Second chance for romance?

Christopher Randle

Contributing writer

When it comes to relationships, most Puyallup campus students say they believe in second chances.

When surveyed in mid-February, 90 percent of the students who were asked about giving a boyfriend or girlfriend a second chance agreed they would give it a go.

But exactly how much would students really be willing to forgive an ex who wants to rekindle that old flame?

Brooke N., who wished to keep her last name anonymous, said her boyfriend of two years broke up with her because he said they were “more like good friends.”

She said she felt “sad and confused because it was so sudden.

“We’d known each other since before high school. Our families are close and I hang out with his little sister a lot,” Brooke said.

Three weeks later she spotted him at the gym with a new girlfriend. Brooke’s heart was broken, but she recovered quickly.

On Valentine’s Day this year, Brooke’s ex-boyfriend called. He said he wanted to get back together.

“He realized he made a mistake and he loves me,” Brooke says.

She said she would need to think about resuming their relationship.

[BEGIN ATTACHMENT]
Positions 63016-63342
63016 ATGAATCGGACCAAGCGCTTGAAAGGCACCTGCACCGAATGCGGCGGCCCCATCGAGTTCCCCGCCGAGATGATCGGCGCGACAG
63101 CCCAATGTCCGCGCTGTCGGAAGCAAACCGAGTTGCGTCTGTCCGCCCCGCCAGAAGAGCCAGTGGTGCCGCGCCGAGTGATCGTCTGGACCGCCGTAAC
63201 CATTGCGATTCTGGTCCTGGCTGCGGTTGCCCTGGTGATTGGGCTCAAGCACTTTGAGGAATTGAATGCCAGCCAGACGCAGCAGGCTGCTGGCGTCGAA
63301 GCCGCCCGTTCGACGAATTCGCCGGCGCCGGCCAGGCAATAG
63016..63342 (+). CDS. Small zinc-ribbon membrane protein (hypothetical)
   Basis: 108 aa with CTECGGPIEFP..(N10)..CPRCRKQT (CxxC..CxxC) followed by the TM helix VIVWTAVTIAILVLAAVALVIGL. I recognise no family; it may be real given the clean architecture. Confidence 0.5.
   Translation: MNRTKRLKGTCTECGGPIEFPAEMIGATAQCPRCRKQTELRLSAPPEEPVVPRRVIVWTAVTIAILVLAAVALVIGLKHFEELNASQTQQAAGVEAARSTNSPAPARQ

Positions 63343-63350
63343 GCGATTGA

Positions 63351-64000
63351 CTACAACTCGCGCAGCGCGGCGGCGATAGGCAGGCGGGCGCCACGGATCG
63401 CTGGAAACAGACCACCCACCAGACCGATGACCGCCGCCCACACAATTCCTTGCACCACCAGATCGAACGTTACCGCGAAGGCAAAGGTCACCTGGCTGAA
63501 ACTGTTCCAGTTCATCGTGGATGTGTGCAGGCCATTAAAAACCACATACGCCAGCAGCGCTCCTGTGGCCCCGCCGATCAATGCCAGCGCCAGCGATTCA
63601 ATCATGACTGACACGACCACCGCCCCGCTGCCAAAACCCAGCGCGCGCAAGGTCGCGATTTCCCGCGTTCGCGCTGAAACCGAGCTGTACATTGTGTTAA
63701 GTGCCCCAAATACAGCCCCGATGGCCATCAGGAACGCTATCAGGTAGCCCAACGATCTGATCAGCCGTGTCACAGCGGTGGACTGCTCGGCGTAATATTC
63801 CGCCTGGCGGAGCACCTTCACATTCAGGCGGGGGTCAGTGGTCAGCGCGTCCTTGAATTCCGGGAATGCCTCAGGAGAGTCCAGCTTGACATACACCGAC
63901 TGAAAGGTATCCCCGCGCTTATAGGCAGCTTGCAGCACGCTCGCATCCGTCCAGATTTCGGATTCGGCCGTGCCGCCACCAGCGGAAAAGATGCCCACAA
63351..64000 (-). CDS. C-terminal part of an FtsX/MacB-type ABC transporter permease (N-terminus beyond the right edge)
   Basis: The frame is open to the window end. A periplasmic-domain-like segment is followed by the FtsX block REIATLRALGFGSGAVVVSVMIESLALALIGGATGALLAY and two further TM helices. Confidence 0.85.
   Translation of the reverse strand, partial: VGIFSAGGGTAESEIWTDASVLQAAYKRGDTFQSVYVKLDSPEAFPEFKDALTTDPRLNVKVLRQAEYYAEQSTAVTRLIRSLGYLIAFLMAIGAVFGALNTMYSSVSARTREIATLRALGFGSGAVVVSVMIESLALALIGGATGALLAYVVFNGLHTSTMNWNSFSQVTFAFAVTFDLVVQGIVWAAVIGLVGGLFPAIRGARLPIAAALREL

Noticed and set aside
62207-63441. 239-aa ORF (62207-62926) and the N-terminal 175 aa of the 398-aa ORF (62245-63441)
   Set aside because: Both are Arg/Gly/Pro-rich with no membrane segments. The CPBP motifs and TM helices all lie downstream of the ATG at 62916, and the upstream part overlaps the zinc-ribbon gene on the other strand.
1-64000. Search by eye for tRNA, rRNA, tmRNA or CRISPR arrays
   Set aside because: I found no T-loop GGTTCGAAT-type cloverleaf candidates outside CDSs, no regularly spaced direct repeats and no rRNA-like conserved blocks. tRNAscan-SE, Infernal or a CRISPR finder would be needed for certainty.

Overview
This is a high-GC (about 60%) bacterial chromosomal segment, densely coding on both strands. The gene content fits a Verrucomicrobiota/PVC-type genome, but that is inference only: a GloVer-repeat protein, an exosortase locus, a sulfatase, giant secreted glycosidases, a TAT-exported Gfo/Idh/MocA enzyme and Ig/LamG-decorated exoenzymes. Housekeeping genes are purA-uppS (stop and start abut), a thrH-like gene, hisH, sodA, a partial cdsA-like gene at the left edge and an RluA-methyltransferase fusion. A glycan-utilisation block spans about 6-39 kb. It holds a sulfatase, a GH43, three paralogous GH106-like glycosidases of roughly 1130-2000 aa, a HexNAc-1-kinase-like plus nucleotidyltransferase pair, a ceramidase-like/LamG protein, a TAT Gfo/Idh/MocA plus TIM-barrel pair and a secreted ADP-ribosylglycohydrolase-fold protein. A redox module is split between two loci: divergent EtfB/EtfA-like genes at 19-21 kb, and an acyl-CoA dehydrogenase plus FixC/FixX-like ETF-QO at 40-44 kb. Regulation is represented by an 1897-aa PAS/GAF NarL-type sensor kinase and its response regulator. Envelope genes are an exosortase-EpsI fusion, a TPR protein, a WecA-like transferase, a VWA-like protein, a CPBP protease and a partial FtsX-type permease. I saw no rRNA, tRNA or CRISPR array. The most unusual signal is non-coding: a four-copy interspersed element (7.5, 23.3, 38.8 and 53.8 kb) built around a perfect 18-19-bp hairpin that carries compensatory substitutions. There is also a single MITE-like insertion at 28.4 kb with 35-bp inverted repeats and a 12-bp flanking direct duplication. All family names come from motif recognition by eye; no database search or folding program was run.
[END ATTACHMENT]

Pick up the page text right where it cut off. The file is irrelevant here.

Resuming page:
Many students surveyed on campus changed their initial opinions on giving second chances after they asked for more about the details about a hypothetical break-up situation.

Overwhelmingly, 90 percent agreed the second time that if someone had broken up with them and then had any kind of sexual relationship with someone else, it was over.

Another student who didn’t want to be identified said, “I tried second, third and fourth chances, but in the end, I had to quit trying to have an intimate relationship with her so I could help her to raise my kid since I’m the father and she’s the baby mama.”

When it’s a mutual decision to spend time apart, then 98 percent of students and even some staff members agreed they’d give a past lover a second chance in a heartbeat.

For most students, relationships are about respect and friendship.

Trust plays a part in most students’ decision of whether or not they want to give someone a second chance.

Desiree N., who also didn’t want to use her last name, said, “If I take him back, then I look stupid. I could get any guy I want so why should I take a guy back when he could do the same thing to me all over again and make me look stupid again. Do you think I look stupid or something?”

 

The Puyallup Post is the award-winning student news of Pierce College Puyallup in Puyallup, Washington. Copyright The Puyallup Post 2017. Twitter/Instagram @puyalluppost

Print Friendly, PDF & Email

Second chance for romance?

by Contributing Writer time to read: 2 min
0